Bronson: Yeah. So you mentioned, you know, all those tools that you guys kind of bring together under one roof. Do us a favor for our audience. Tell us kind of the big categories of things that you guys tackle for people that use HubSpot.

Mike: Yeah. So it is really it starts kind of at the top of the funnel and works its way all the way down to sort of the bottom. So we have tools for it. We have a full content management system. We’re launching our new one right now with, you know, fully responsive design and like the flexibility of something like WordPress. But the ease of use of, of something that, you know, a non coder would actually be able to interact with all of us normal humans, one of us marketers. So we have, you know, blogging content management. We have a full social media set for to do monitoring as well as interactions and track all of that search engine optimization tools to track keyword rank and identify good opportunities through to landing pages with AB testing and optimization features to a full, you know, contacts, database emails, workflows and scheduled emails and things like lead nurturing, customized lead scoring. You can link it into your CRM system, be it Salesforce or something else, through to a full set of analytics that not only track where where your website visitors are from, but also how many of those are becoming leads and which of the leads are becoming customers. So you can really do that sort of full lifecycle sort of analysis as well.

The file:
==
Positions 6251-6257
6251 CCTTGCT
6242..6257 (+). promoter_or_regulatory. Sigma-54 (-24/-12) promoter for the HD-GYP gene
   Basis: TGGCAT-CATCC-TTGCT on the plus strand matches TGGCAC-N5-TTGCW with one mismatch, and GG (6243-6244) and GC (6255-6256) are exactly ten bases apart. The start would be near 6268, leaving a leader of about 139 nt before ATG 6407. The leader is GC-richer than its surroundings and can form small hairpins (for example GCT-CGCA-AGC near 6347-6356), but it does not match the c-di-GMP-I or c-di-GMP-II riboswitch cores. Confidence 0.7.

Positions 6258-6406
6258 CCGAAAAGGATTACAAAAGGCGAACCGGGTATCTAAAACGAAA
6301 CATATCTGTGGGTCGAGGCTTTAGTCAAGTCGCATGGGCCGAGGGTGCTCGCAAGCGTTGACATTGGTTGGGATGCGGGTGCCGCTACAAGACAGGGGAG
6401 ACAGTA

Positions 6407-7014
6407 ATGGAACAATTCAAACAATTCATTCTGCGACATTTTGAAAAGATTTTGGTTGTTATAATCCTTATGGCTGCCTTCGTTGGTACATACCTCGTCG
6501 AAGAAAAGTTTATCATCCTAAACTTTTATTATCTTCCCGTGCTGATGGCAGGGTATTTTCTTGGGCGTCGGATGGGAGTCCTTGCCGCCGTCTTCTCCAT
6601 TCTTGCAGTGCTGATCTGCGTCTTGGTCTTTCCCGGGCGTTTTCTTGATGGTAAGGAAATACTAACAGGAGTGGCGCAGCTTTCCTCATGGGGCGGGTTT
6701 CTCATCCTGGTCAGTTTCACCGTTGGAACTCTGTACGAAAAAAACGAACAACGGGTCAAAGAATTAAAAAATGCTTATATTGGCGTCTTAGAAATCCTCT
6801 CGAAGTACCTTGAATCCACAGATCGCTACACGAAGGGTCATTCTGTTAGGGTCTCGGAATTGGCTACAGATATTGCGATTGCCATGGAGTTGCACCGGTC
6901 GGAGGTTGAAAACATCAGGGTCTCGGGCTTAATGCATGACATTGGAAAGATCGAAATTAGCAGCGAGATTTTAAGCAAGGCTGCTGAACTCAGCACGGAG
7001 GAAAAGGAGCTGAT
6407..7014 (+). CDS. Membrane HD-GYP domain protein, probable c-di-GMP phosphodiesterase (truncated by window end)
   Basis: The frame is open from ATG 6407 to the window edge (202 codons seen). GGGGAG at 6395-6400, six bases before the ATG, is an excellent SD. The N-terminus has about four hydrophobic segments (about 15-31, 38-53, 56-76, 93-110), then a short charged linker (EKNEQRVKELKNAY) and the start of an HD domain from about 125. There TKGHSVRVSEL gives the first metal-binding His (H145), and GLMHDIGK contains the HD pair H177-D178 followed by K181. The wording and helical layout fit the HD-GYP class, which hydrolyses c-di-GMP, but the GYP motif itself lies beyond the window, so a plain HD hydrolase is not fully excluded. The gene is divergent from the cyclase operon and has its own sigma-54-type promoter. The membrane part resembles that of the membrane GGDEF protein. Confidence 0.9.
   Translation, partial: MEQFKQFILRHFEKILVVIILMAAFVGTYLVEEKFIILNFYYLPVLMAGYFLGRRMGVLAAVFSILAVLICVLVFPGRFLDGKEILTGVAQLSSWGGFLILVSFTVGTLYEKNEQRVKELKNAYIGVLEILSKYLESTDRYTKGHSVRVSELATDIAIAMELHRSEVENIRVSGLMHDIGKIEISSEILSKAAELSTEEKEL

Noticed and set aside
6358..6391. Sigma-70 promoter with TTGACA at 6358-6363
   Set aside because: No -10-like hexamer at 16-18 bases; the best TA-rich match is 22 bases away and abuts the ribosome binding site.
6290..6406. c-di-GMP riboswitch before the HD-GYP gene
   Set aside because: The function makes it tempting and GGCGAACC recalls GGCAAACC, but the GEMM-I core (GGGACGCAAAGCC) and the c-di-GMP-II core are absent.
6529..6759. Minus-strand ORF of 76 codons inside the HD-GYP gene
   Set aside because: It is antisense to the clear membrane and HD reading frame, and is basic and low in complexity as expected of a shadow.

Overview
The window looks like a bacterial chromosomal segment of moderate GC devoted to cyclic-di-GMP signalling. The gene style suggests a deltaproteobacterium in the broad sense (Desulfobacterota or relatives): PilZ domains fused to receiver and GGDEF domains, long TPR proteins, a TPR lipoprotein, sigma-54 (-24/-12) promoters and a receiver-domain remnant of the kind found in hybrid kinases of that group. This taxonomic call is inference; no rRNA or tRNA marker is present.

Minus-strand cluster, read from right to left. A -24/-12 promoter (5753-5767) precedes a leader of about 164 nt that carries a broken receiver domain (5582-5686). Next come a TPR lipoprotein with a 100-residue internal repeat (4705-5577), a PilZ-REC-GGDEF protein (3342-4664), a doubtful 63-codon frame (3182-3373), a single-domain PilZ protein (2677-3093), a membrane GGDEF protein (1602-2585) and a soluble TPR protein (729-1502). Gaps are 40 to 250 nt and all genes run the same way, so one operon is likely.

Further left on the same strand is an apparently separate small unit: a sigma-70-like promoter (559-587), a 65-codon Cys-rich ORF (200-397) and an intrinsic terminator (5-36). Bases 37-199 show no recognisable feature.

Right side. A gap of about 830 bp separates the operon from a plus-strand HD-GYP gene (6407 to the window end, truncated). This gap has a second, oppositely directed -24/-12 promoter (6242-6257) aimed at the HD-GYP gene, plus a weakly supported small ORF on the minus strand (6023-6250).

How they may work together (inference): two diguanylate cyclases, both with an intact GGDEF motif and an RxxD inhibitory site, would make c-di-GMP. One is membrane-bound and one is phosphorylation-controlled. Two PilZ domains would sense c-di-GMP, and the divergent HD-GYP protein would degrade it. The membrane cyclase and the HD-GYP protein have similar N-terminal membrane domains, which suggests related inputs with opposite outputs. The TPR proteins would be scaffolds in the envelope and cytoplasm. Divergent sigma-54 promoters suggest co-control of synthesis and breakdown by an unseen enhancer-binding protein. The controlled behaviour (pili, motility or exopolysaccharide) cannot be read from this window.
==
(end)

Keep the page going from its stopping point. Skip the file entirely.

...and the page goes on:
Bronson: Yeah. Which you guys are able to do because it’s so integrated, you couldn’t really do that with separate products doing those same roles. Is that right?

Mike: That’s right. It’s so hard right now to say, okay, well, how many new customers that I get from Twitter? And which ones were those? And how will those customers performed over time? What’s their lifetime value? And you can do all of that very easily within HubSpot, because, again, it’s all in one place. And and, you know, for the cases where maybe there’s a CRM functionality, we have a good integration there, but rather trying to hack together lots of different things. It just, it just makes all that integration work really simple. So you can get up and running fast and start doing stuff fast and also leverage the power of all that data across all the different platforms.

Bronson: Absolutely. You know, you mentioned so many categories of things that you’ve got to tackle. One, it’s almost unbelievable how much HubSpot does. I mean, it really is kind of staggering. But I’m wondering a typical customer for you guys, do they really get deep into HubSpot or are they just really using it as an email platform and maybe one other thing or using it? Are they really using that range of tools or do people really not, you know, get the benefit of the full experience? What’s been your experience there with that?